Getting Back on the Streets is Going to Be Fun!
3/21/23 Bank Protest is Gathering Momentum By the Hour
The photos above—by Brooke Anderson—are from last week’s “art build” in the Bay Area, where Third Act activists from around the country gathered to work under the direction of David Solnit, one of America’s premier arts activists, to make materials for the big banks protest planned for the palindromic 32123. (March 21 for you Europeans!).
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In an interview this week, Greta Thunberg points out that the pandemic took many demonstrators off the streets for a long time. It’s not been entirely true in this country—see, for instance, the brave resistance to the Line 3 pipeline that indigenous activists spearheaded in the upper Midwest. But she’s right that
obviously, we had to stop doing everything that we did. That halted the momentum. And as you say, we know now that people are worried. It might not show on the streets because we still have to regain that momentum.
On the first day of spring, however, we’re going to be back out in force. The big map at Third Act shows we’re closing in on 50 demonstrations, at least three of which will feature non-violent direct action outside the branches of Citi, Chase, Wells-Fargo and Bank of America. There will be Alaskan activists cutting up giant credit cards with chain saws, and ocean advocates cutting up credit cards against the dying coral reefs of the Florida Keys. Rebecca Solnit—America’s great essayist, and also David’s sister—will bear witness from the fire-scarred forests of her native California. Not to give too much away, but if all goes according to plan some of us may be arrested from rocking chairs.
And the best news is that everyone else is joining in—even (or especially) people who haven’t quite reached the Third Act age of 60. The wonderful people at Stop the Money Pipeline—a consortium of 200 groups around the country—sent out a special alert this week, reminding people that Valentine’s Day is a great day to break up with your bank! The Sierra Club executive director Ben Jealous—a day before he officially started his new job—gave a great talk highlighting the importance of taking on the banks as a climate strategy, and committing the Club to throwing down on March 21. Jane Fonda announced yesterday that she’ll headline a national hype call about the protests on March 14, a week out from the big day. It’s going to be lit like a solar panel at midday.
Oh, and if you had any doubts about whether or not it makes sense to go after the banks, one more Associated Press headline from this week kind of makes the case: Major Banks Support Rainforest Oil Projects Despite Problems. The “problems” in this case include that it’s in a war zone, that it will doubtless cause massive local damage…and of course that it will pour carbon into the air, overheating an earth where rainforests are already in grave danger of turning to savanna. And yet Citi, Chase, and others are lining up at the trough.
We need to stop their endless bankrolling of fossil fuel expansion. HSBC, largest bank in Europe, announced in December that they would no longer fund new oil and gas fields like this. We need the American banks to follow suit. It’s not easy—this is the capital in capitalism—but it’s key. Some people are closing out their accounts and cutting up their credit cards—but the real point is simply to be making a big noise so that Americans understand the link between cash and carbon.
A little more art to get you psyched. But please please figure out a way to pitch in on 3.21/23. It will matter!
In other news from the world of climate and energy:
+More on that must-read interview by David Wallace-Wells with Greta Thunberg. She has always been sagacious, but in ever-deeper ways. Here’s my favorite lines:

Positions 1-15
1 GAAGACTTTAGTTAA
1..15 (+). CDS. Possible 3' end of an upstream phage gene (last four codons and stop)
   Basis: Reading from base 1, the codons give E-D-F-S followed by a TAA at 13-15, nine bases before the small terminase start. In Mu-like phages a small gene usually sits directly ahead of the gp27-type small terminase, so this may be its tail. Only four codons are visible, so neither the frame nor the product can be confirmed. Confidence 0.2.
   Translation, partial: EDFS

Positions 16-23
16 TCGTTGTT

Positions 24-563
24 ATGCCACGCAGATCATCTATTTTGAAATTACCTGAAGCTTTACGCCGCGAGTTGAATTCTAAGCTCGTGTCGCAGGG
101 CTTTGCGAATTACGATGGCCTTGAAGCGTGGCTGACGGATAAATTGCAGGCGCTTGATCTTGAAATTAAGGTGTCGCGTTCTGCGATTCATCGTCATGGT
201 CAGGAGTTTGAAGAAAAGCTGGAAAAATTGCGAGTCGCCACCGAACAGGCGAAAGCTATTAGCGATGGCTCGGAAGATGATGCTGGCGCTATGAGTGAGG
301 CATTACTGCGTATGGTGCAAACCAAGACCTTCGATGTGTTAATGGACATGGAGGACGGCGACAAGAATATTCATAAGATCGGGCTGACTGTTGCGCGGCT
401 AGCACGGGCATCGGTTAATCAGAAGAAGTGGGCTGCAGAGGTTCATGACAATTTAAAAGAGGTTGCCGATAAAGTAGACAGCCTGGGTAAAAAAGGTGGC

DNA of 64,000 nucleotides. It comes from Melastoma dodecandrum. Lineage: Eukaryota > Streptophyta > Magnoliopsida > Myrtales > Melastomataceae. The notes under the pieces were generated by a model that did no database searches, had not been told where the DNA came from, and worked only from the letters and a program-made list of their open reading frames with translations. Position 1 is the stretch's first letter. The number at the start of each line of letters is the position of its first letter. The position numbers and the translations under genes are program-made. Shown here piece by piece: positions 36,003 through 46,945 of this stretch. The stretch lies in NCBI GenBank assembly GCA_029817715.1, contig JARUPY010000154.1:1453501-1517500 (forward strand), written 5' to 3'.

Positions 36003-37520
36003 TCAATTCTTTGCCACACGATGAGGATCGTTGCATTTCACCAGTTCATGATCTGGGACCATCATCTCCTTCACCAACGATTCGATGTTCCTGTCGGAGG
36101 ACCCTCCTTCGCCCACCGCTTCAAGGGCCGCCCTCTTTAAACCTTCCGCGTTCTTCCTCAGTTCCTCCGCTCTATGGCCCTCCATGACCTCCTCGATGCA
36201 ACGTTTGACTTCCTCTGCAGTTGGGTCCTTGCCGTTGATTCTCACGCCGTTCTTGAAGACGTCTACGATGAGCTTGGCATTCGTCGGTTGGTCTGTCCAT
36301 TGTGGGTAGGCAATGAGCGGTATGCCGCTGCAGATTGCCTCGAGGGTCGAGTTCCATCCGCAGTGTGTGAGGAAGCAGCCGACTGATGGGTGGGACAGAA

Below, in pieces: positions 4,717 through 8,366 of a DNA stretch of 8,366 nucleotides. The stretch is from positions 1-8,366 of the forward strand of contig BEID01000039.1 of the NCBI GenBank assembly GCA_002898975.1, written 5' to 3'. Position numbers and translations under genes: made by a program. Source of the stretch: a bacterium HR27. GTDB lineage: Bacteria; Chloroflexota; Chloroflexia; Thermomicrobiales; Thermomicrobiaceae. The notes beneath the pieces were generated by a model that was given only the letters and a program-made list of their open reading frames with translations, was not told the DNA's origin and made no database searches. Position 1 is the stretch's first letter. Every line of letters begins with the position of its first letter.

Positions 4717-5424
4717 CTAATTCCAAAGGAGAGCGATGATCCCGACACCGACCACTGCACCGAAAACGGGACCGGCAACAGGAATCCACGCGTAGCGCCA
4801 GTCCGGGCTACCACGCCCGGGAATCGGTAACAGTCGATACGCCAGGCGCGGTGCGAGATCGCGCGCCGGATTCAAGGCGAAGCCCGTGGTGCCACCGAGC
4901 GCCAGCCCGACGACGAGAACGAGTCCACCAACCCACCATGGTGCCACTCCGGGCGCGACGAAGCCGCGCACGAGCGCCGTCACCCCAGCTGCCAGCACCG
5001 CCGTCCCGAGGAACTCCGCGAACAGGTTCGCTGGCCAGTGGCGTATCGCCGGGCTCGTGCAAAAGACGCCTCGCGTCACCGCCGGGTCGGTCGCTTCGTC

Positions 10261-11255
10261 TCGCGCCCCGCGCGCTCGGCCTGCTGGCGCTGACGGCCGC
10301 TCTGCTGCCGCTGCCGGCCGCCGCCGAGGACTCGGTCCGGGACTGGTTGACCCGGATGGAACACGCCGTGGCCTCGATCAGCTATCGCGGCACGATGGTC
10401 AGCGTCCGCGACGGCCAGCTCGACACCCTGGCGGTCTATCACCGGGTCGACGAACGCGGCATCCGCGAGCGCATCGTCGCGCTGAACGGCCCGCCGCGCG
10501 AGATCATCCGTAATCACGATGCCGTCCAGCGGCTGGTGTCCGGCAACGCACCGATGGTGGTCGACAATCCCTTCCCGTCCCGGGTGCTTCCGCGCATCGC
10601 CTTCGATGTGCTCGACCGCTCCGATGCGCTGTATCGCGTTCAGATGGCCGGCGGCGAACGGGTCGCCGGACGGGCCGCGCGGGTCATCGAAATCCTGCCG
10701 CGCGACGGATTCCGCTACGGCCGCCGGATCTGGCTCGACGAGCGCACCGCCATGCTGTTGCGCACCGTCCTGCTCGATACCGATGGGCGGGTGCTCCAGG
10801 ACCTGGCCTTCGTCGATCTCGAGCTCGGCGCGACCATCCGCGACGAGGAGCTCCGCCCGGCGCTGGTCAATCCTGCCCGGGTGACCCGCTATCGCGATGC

I still think that we have to hope for the best in people. And if there’s one thing that I’ve learned from being an activist these last five years now, it’s that many, many people want to do good. Most people want to do good. But in “our society” or whatever — Our Society™ — people don’t know how to do that. We don’t know how to do good because we are raised with a sense of needing to make a career, needing to achieve this and that. And under those circumstances, of course, people are going to fight for themselves, they’re not going to strive for the common good, especially not for people living on the other side of the world, unfortunately.
+An important and meaty essay from Robert Kuttner about the promise—and the peril—of implementing the Inflation Reduction Act and other parts of the Biden agenda that could be described as “industrial policy.”
Making sure that different agencies and programs are not operating at cross-purposes and that it all adds up to a coherent whole;
Engaging the private sector without producing windfall profits, gratuitous subsidies, or failed ventures that become grist for Republican we-told-you-so investigations (viz. Solyndra);
Putting tough performance standards into these grants and loans to achieve other progressive goals, such as support for union labor and climate justice;
Connecting industrial policy to workforce policy, so that there is a rendezvous between needed specialists at every level and newly created jobs;
Streamlining permitting and environmental reviews, so planned facilities come to fruition without endless delays;
Reconciling the bold climate goals in these several programs with the practical disruption of the environment caused by, say, solar farms and power lines; and
Harmonizing our new industrial policy with foreign policy and trade policy, notably with our European allies, who see U.S. industrial subsidies as violating trade rules at their expense.
+A not-too-miss listening session next Friday on the emerging petrochemicals industry in Appalachia, which is turning out to be one more racial justice nightmare. Rev. Lennox Yearwood of the Hip Hop Caucus, who is emerging as a key player in this saga, will be joined by Bishop Marcia Dinkins of the Black Appalachian Coalition
+Net zero cannabis is a good idea, and not that hard since…the stuff actually grows outdoors. I mean, they call it weed. Here’s the scoop from Maine’s most responsible grower.
+Even the EV makers are pointing out that EVs alone won’t cure what ails us:
Anisa Kamadoli Costa, Rivian’s chief sustainability officer, says the findings from the report weren’t necessarily surprising. “What’s most sobering, is you cannot just do one or two things,” she says. “This is about, in a very positive way, holding ourselves as an industry to task.”